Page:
Like many millennials, I am obsessed with sparkling water. What was an addiction to Diet Coke changed when I started making healthier choices and discovered the deliciousness that is LaCroix.
Before I knew it, I was going through 2-3 cans per day… and unfortunately, my wallet was feeling the strain.
I shopped around to find the best deals, and eventually purchased a SodaStream to see if it would be a cheaper and more efficient way to feed my addiction. Here’s what I found out.
The Cost of SodaStream
The premise is simple: Fill the plastic bottle with water, secure it onto the SodaStream, push the button a few times, and it’s ready to drink. You can add flavoring if you wish, though I never have.
I purchased the most basic SodaStream model for $89.99 from Target. It came with a full CO2 canister and a plastic bottle. (You can get a better model with a one-touch button for $129.99, but the extra cost wasn’t worth it to me.) With the model I chose, I have to push down on a button several times depending on the level of fizziness you want to achieve. (That’d be five for me because I love fizz.)
The cost of the water was negligible because I use plain old tap water that I already pay for.
The CO2 canister lasted about three weeks with fairly continual use. After that, I took the empty canister back to Target’s Guest Services and exchanged it for a full one. Doing this saves you money — up to 50%, according to Target. When I traded mine in, I paid $15 for a new canister filled with CO2.
Now let’s do the math. If a canister lasts me three weeks, that means I’m replacing them 17-18 times per year if I consistently drink a large quantity of sparkling water. That’s a total annual cost of $260 for the canisters, plus the initial cost of $89.99 plus tax.
Total cost: About $350
Is SodaStream Cheaper Than Buying Cans?
As a fairly thrifty person, I’ve never been the type to buy full-price cans of name brand sparkling water from the grocery store. Rather, I used my Costco membership to my advantage to test out the different sparkling waters they sell and see which one offers the best taste for the best price.
Until recently, Costco only sold name brand sparkling water like LaCroix or San Pellegrino. A case of 24 cans of lime-flavored LaCroix costs $7.99 at my local Costco. Let’s say my husband and I get through five or six cases per month. That means we’re spending $40-$48 per month, or $480-$576 per year.
Costco does make its own Kirkland Signature sparkling water now, and we made the switch pretty quickly. The taste is just as good as LaCroix, and each case has three flavors (lime, lemon and grapefruit) compared to LaCroix’s one (lime only in the cases we bought).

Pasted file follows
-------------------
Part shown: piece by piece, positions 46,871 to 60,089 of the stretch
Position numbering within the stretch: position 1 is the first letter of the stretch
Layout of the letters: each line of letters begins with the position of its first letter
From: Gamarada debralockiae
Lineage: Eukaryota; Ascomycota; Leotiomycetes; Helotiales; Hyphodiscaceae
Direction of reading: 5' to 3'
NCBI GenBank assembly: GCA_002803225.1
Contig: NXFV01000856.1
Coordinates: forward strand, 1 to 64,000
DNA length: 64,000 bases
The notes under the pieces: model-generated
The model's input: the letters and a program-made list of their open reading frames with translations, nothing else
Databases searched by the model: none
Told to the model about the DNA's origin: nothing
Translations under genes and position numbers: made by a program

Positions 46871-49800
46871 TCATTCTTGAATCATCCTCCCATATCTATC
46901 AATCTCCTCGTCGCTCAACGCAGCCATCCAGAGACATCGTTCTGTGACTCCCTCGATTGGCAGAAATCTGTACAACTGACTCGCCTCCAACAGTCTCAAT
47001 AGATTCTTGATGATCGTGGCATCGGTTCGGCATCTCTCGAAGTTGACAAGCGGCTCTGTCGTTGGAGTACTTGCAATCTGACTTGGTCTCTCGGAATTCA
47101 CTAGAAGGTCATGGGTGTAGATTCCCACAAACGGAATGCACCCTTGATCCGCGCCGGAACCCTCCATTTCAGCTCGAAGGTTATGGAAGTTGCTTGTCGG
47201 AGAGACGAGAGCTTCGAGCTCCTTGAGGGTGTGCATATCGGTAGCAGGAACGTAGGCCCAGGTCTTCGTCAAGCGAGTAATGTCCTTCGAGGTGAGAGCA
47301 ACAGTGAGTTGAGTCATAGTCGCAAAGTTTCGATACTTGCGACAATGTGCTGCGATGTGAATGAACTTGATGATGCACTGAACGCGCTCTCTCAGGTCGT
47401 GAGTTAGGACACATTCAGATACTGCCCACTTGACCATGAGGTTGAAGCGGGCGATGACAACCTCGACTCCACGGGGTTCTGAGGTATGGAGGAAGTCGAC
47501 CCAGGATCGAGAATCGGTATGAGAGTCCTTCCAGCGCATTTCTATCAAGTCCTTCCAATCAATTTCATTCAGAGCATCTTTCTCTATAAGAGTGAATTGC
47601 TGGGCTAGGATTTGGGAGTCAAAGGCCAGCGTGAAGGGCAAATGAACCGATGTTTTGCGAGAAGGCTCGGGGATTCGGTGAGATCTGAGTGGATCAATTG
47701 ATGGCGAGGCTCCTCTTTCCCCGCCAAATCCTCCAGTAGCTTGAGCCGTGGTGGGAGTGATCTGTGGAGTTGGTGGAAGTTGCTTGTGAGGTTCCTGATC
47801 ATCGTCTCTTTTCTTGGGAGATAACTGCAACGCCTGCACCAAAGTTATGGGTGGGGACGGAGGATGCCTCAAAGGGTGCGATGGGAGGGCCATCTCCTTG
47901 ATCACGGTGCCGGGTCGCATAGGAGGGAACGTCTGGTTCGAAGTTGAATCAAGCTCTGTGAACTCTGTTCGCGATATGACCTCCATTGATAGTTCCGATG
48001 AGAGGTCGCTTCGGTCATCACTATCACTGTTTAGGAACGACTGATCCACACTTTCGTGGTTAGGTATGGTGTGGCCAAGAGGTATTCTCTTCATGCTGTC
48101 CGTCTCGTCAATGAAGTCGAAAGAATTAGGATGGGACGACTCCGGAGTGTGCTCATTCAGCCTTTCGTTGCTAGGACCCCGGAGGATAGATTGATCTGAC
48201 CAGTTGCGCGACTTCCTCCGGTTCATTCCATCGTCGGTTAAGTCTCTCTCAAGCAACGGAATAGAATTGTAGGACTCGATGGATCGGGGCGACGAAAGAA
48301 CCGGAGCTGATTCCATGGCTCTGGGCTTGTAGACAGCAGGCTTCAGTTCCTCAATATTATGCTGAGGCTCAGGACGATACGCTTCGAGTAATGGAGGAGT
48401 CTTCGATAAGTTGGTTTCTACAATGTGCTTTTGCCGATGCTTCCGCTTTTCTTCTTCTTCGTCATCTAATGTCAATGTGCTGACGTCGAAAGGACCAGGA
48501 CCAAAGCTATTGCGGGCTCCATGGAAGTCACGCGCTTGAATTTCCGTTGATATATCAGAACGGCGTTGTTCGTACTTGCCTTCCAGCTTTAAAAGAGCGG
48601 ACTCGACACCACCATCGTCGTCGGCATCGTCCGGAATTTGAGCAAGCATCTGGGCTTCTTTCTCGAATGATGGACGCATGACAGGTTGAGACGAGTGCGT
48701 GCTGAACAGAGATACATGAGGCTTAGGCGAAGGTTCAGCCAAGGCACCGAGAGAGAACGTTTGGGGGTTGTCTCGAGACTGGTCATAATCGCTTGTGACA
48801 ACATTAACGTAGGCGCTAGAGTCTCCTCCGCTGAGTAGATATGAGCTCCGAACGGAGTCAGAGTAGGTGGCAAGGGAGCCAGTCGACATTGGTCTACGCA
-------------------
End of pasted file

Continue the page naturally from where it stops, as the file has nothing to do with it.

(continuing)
Kirkland Signature sparkling water costs $7.49 for a case of 32. If we go through four per month, that’s just shy of $30, or $360 per year.
Total cost for La Croix: $480-$576
Total cost for Kirkland Signature: $360
From a pure cost perspective, there’s not much difference between buying a generic brand like Costco’s or using a SodaStream. Of course, if you can make your SodaStream last several years, you’ll only pay for the canisters, which reduces your cost to $260 per year — a full $100 less than a year’s supply of Kirkland Signature sparkling water.
The other benefit of switching to SodaStream is that you’re producing less waste, which is a serious concern in today’s world of climate change and trash-filled oceans. Four cases of Kirkland Signature sparkling water produces 144 cans on its own.
And while aluminum is a much better option than plastic when it comes to recycling, it’s still waste you wouldn’t produce if you used a SodaStream in place.
If space is a concern in your home and you don’t want to have multiple cans hanging out in your recycling bin until trash day, a SodaStream could be a good option. Just make sure you have the counter space in your kitchen since it’ll be out on display at all times.
Making the Choice
For me, it came down to convenience. As a full-time working mother of two young and highly energetic kids, I found it hard to be able to replace my CO2 canister right after it ran out, and would end up waiting a few days or even a week before I had time to get to Target for a replacement.
I would, therefore, stock up on cans of Kirkland Signature sparkling water to tide me over until I could make the Target run and use my SodaStream again. I found myself using it less and less, and it eventually made its way into the basement in favor of pre-carbonated cans of water.
I want to try building a SodaStream habit again, but I need to find a better process where I have a spare canister on hand at all times for when one runs out. It’s definitely the more economical and eco-friendly option, and I would recommend it to any sparkling water fiend like myself.
Cat Hiles is a contributor to Codetic.